South East High School

Indiana baby drop-off law: Good for the safety of infant or insulting to women?

A baby’s lifestyle is always decided by its caretaker. Some end up living in a more comfortable way than others. Some live without homes. Some live without parents. It’s revolting to believe that the reason many infants end up suffering the unfortunate events of such is due to being abandoned by their own mother or father. The state of Indiana took a cautious notice to this matter on May 2 when they passed “The Indiana Safe Haven Infant Protection Act,” or otherwise known as the “Indiana Safe Haven Law.”

This law allows a distressed parent to give up an unwanted infant safely, legally, and anonymously to any emergency room, fire station, or police station in Indiana without the fear of arrest or prosecution. After the baby is dropped off the child is put into custody of the Indiana Division of Family & Social Services Administration, which places the infant in a foster or pre-adoptive home.

Christian Guiterrez, a sophomore in Tech & Media magnet, argues both sides of the controversy that has come up about this law.

“This law is reasonable and can be extremely helpful. I’m sure,” said Guiterrez. “However, this will result in numbers of children increasing in foster homes and orphanages. The foster care system is broken where kids aren’t treated correctly and many end up getting abused or end up in jail. If a baby drop off is only going to leave an unwanted child in an unwanted place then why not just make abortion legal?”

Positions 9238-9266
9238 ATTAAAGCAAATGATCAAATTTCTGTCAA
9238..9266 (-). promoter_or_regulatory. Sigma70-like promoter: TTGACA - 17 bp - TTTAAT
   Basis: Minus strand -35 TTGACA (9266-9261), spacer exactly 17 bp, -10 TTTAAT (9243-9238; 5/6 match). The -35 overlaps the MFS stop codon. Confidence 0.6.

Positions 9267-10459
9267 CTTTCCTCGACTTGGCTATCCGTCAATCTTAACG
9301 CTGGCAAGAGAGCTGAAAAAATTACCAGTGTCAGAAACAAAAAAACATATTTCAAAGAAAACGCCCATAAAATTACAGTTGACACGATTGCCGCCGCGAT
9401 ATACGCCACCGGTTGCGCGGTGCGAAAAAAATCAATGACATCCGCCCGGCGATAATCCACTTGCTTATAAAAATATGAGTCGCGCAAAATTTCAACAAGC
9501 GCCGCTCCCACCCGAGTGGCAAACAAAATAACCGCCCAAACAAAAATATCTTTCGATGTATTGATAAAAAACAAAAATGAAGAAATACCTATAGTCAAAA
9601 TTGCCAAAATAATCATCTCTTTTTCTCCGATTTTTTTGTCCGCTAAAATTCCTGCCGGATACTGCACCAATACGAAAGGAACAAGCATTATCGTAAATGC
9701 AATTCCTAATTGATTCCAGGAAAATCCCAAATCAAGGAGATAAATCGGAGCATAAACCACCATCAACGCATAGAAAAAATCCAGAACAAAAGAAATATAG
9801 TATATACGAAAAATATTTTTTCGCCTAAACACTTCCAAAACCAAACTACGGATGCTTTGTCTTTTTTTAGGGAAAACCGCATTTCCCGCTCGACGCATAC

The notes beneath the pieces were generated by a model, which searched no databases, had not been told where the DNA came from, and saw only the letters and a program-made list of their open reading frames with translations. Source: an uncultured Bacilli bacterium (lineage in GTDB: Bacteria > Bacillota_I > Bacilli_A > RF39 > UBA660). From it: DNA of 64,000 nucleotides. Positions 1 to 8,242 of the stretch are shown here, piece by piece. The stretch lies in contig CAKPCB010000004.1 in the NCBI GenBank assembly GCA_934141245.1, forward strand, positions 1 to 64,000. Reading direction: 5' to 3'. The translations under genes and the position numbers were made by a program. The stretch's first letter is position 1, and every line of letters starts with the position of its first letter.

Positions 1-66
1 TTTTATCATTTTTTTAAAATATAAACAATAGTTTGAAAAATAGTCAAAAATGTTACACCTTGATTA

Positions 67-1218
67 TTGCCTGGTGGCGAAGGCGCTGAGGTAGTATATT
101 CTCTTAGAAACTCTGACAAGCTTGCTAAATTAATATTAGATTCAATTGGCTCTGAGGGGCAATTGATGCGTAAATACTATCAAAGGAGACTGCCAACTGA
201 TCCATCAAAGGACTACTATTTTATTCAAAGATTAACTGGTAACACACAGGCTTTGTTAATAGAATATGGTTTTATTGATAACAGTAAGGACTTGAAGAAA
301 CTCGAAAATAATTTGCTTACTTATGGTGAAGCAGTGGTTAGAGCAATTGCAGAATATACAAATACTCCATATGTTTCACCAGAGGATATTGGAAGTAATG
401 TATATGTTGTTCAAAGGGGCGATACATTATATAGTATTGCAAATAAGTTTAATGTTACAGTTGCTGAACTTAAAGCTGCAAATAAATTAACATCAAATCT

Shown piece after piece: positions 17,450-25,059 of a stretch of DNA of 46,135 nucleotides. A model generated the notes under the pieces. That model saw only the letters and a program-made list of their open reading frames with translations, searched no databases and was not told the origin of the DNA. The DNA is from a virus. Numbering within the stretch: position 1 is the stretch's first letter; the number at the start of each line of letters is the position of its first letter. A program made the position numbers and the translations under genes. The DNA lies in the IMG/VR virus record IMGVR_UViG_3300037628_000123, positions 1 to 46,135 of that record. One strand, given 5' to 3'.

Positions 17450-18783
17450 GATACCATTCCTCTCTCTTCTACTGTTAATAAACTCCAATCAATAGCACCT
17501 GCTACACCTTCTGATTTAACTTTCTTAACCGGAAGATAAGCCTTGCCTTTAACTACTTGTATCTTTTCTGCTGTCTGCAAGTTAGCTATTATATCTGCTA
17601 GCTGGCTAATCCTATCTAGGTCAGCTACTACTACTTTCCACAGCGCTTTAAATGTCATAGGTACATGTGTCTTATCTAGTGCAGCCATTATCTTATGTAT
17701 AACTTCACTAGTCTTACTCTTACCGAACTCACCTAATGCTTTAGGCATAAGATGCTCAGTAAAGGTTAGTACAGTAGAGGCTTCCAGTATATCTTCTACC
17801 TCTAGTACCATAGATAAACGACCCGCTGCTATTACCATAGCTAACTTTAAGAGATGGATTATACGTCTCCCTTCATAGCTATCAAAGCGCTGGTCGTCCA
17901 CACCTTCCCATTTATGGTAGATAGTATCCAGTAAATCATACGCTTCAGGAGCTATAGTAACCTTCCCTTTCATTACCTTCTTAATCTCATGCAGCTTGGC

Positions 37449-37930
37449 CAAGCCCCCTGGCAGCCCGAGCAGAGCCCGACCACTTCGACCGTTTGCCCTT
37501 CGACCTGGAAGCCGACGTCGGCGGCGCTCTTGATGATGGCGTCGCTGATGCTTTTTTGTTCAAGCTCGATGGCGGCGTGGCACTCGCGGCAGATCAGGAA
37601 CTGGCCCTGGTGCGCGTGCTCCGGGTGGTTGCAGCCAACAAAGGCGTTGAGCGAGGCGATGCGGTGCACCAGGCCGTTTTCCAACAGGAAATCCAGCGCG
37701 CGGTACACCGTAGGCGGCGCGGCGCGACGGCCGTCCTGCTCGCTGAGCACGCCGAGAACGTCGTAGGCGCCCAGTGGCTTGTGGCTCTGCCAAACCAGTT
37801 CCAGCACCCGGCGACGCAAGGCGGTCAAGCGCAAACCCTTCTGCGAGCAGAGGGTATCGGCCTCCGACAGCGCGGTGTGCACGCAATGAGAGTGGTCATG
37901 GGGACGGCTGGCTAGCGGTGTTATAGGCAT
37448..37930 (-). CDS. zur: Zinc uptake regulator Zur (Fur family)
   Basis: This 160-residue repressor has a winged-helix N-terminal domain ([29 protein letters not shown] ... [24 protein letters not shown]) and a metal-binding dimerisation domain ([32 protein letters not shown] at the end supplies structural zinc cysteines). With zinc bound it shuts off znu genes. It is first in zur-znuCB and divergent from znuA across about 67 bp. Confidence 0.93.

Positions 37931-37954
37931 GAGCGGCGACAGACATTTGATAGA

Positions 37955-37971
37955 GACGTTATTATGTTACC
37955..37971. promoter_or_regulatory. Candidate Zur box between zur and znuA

Elizabeth Solis, a freshman in Justice, Law & Service, argues, “This law seems helpful and brilliant. If a baby is going to be abandoned, the parent might as well place the baby in good care rather than a garbage can. Abandonment is inevitable and sometimes not everybody has the opportunity to abort therefore this law ensures the safety of the infant.”

Though this law does provides sanctuary for innocent children, many students like Jose Perez, a senior in Tech & Media magnet, argue, “This law is treating babies like materialistic items. They aren’t library books that you just drop off when you’re done. They are human beings with pumping hearts and vibrant brains. This law makes me realize how disgusting and heartless the world can be.”

This law in Indiana is only the beginning of the controversy that still continues to occur with abortion.

“This law is good and bad. Good because regardless of the ugliness that comes with abandoning a child, the child is being taken care of. This could save the life of an infant and that infant can grow to be successful and happy. I’ve seen it before,” said senior Vivian de Anda. “However, if this law exists then women should obtain the right to have an abortion. Some mothers abandon or give up their child because they can’t afford to feed them or are unable to take care of them, not because they don’t want them. Both of these options, the Indiana law and abortion law, should be legal in the nation.”

The baby drop off law is ultimately progress towards ensuring the safety of infants. If this law passed in one state, it can soon spread to others and possibly the world.